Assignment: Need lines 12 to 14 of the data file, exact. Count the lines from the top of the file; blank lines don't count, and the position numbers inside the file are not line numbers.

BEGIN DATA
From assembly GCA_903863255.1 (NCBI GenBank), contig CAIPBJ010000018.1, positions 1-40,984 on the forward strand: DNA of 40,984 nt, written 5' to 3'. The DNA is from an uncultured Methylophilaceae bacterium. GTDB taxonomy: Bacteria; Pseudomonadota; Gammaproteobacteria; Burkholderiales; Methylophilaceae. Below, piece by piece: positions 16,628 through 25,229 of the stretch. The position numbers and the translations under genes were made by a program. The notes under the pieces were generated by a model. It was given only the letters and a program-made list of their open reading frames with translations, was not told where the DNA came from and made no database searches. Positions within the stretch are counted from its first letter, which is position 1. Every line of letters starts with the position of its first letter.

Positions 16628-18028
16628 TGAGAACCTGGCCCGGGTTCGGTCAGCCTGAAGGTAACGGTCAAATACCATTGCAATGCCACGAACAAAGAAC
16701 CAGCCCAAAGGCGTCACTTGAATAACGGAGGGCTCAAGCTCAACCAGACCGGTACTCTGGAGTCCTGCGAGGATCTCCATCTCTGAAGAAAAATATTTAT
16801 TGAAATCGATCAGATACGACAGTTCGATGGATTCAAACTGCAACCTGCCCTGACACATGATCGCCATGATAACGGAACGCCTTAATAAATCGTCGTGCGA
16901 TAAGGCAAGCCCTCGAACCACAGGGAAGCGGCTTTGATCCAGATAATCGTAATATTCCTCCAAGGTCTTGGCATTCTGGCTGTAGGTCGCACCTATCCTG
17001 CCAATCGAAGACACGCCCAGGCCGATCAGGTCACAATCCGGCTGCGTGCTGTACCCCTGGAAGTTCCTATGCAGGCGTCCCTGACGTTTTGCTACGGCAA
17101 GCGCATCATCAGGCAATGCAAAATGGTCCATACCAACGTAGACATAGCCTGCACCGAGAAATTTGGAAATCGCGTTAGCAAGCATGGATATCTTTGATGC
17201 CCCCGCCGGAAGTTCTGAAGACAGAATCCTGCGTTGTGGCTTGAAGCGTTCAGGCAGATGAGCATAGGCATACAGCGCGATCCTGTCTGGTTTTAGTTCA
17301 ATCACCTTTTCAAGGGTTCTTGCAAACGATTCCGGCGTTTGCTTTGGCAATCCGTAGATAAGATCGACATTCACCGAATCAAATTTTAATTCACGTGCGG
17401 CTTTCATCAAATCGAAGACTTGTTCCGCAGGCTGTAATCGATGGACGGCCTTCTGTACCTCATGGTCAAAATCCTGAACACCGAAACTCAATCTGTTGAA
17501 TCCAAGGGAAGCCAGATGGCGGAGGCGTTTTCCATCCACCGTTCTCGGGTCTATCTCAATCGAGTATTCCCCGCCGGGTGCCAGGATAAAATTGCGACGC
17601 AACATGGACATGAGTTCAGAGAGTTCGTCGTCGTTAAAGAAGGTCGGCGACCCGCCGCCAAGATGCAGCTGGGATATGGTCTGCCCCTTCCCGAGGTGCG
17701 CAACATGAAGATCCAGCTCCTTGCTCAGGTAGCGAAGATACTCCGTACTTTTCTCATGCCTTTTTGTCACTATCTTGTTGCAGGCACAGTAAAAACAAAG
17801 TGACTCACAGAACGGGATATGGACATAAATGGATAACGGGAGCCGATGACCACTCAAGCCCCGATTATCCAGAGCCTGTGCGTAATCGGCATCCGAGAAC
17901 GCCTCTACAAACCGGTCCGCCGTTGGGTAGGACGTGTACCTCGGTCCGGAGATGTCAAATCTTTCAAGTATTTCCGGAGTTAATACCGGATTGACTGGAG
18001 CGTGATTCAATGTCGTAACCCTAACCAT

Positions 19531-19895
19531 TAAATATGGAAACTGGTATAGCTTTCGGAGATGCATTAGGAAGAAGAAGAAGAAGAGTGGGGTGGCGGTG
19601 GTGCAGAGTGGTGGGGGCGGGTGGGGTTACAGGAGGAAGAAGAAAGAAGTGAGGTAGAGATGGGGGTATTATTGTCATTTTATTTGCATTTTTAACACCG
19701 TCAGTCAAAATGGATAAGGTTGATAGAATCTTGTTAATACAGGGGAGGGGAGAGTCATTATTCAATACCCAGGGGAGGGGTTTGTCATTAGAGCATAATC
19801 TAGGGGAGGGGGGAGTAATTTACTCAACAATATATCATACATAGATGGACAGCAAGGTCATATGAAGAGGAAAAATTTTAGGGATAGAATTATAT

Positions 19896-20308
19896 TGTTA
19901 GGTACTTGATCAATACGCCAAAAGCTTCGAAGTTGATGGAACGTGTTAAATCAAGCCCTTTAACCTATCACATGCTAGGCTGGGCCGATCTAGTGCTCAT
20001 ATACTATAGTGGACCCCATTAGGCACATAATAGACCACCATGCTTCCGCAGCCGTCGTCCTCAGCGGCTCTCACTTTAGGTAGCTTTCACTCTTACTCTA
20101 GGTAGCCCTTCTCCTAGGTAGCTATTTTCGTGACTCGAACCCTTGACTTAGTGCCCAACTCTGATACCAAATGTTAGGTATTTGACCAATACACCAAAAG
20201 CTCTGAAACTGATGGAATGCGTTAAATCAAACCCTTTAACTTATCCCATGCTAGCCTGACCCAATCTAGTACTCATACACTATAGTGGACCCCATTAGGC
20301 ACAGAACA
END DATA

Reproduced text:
17501 TCCAAGGGAAGCCAGATGGCGGAGGCGTTTTCCATCCACCGTTCTCGGGTCTATCTCAATCGAGTATTCCCCGCCGGGTGCCAGGATAAAATTGCGACGC
17601 AACATGGACATGAGTTCAGAGAGTTCGTCGTCGTTAAAGAAGGTCGGCGACCCGCCGCCAAGATGCAGCTGGGATATGGTCTGCCCCTTCCCGAGGTGCG
17701 CAACATGAAGATCCAGCTCCTTGCTCAGGTAGCGAAGATACTCCGTACTTTTCTCATGCCTTTTTGTCACTATCTTGTTGCAGGCACAGTAAAAACAAAG